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Tip of the day...Bibles and wills

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ProfilePosted byOptionsPost Date


Jonesey Report 28 Oct 2009 08:30

Apart from census and birth, marriage and death certificates other records exist which can tell you a great deal about your ancestors.

The first of these is a Family bible. During the 1800’s and probably before, family bibles were treasured possessions and apart from getting the good word from them people used them as a place to record events (Births, Marriages ect) in their families lives. Those who were literate often wrote the details of the event on the flyleaf. Bibles were often passed down through the generations. Although in today’s secular society the tradition seems to have died out you may find that someone in your family still has great aunt Agatha’s bible which they either inherited or found when clearing out her house after she had passed away. It is certainly worth asking your relatives just in case.

The second important potential source of information is a will. It is estimated that two thirds of people leave a will. Contained within a will you can discover a great deal of information about children (Born on both sides of the blanket) and sometimes an insight into the kind of relationship that the deceased had with some of his relations. You may discover clues about ancestors that you did not know about or a lot more about those that you did.

Copies of wills are relatively easy and cheap to obtain. Where to look for them will depend on when and to some extent where your ancestor died. The most critical “When” is before or after 1858.

Before 12/1/1858 the wills of those living in the southern part of Britain were proven at the Prerogative Court of Canterbury. Copies are held at the National Archive and if you can find your ancestors will in the index you can download a copy to your computer for just £3.50.

After that date copies are held at the Court of Probate and copies of the calendars (Registers) can be viewed free in London and a copy of the will itself can be obtained by post for just £5.00. These links will explain more:

Just a word however about what you will get. Earlier wills are likely to be handwritten in Old English Secretarial Script which is not very easy to read. The will may contain words and phrases with which you are unfamiliar but if you persevere I am sure that you will get the gist of things.

Good hunting.


SueMaid Report 28 Oct 2009 08:38

I am finding your "tip of the day" very informative. Thank you.



Jilliflower Report 28 Oct 2009 09:25

Another good tip uncle Jonesey,
I am still crying over two family bibles:
My mother bought a huge Victorian Bible and to my horror the "family" page had been ripped out a) destroying all the info and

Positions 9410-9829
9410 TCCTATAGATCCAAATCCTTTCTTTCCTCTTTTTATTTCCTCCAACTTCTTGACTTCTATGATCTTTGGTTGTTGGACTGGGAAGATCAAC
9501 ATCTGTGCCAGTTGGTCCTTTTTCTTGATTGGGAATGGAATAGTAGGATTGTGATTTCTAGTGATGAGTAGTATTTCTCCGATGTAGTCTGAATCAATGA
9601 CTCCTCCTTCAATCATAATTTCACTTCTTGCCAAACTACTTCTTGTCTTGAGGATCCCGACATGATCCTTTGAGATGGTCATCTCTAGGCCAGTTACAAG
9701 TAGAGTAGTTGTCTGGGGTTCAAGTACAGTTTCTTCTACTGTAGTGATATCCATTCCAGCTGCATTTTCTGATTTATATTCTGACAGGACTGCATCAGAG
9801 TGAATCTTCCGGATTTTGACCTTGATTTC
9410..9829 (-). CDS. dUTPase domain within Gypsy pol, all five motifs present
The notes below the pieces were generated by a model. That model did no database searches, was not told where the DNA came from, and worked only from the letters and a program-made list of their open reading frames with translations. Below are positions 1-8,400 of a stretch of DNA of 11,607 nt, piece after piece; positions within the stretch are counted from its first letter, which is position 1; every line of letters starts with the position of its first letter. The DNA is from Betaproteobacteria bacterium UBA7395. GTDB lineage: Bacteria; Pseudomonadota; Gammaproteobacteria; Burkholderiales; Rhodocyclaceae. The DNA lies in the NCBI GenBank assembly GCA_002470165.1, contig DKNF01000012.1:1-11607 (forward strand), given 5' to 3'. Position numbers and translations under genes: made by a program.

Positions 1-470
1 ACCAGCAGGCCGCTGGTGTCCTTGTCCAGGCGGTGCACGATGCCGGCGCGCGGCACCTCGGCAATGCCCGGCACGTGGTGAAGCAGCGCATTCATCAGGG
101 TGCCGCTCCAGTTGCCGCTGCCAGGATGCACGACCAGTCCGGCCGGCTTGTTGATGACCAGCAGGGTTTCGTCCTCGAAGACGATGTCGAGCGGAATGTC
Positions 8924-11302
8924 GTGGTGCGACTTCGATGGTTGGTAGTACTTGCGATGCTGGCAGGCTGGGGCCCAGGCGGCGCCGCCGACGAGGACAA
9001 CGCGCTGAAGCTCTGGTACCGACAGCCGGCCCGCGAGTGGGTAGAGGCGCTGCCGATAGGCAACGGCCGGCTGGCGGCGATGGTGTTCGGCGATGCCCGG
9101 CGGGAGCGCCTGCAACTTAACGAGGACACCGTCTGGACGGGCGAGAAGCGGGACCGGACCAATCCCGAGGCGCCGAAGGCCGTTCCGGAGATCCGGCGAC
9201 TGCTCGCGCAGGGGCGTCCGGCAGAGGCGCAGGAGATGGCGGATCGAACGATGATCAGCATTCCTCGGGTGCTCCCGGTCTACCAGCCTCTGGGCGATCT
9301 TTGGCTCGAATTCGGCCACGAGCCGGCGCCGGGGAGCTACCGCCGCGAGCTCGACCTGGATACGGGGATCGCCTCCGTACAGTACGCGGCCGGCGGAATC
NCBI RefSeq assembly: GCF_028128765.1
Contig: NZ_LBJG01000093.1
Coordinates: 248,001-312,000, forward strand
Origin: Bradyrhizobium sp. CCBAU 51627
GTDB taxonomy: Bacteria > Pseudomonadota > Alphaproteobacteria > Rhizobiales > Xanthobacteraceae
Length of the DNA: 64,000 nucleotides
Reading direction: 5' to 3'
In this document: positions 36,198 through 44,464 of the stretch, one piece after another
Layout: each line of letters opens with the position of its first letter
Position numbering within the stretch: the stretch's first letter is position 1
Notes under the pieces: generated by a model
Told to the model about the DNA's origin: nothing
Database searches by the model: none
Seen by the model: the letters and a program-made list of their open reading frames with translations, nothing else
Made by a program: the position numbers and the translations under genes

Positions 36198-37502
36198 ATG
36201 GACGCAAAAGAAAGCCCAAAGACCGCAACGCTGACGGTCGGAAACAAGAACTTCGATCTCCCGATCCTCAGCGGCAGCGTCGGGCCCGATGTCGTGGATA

b) destroying the value of the Bible.
Also a great aunt in Canada had thrown out the family Bible "because it smelt!" and it has taken me hours to research the family when I could have had it on a plate!
As the good Book says "no rest for the wicked!"

SO you have now inspired me again to fill in the family details in MY Bible.


AllanC Report 28 Oct 2009 10:10

Prayer Books as well as Bibles often have inscriptions. They were more of an individual possession than Bibles so would have the owner's name written in.
A new one might have been presented to someone at confirmation or other event and have that recorded on the flyleaf.
And/or a Prayer Book might be passed down through several generations, each successive owner writing his/her name in it, which may help you sort out who was who in which generation.


lancashireAnn Report 28 Oct 2009 13:57

don't just look at the flyleaf of a bible either. I have one where family information is written in any space at the end of a chapter or book and between OT & NT.

Wills I agree can be a great source, even letters of administration, where there is no actual will can be useful in giving a name & address of who the letters were given to. I have one will which lists all the other people living in the village (it was only a small one but...)


AnninGlos Report 28 Oct 2009 16:16

My Mother's family Bible passed down to her from her Father and his Father was a good source of information to me. Lovely to see my Gt Grandfather's writing and then my grandfather's and then a small bit of my Mum's My sister has my Father's family Bible but there is not so much information in it.


Von Report 28 Oct 2009 16:28

Welsh wills pre 1858 are free to read on the National Library of Wales website.
Happy hunting


Jilliflower Report 28 Oct 2009 17:50

AN elderly friend found a bible hidden in his chimney from the 1700s and it was an ancestor who had written on several pages as well as family bmd. I was found when the house was being redesigned inside and the old fireplace was revealed.
My envy was enormouse! (thou shalt not covet thy neighbours house?)

Teresa With Irish Blood in Me Veins

Teresa With Irish Blood in Me Veins Report 28 Oct 2009 20:54

I remember as a child seeing several Memorial Cards that my late Dad kept in his Sunday Missal..... Catholic Mass prayer book.

I know one was for his father who died long before my Mum and Dad married and there was one for his brother who died before his Dad did.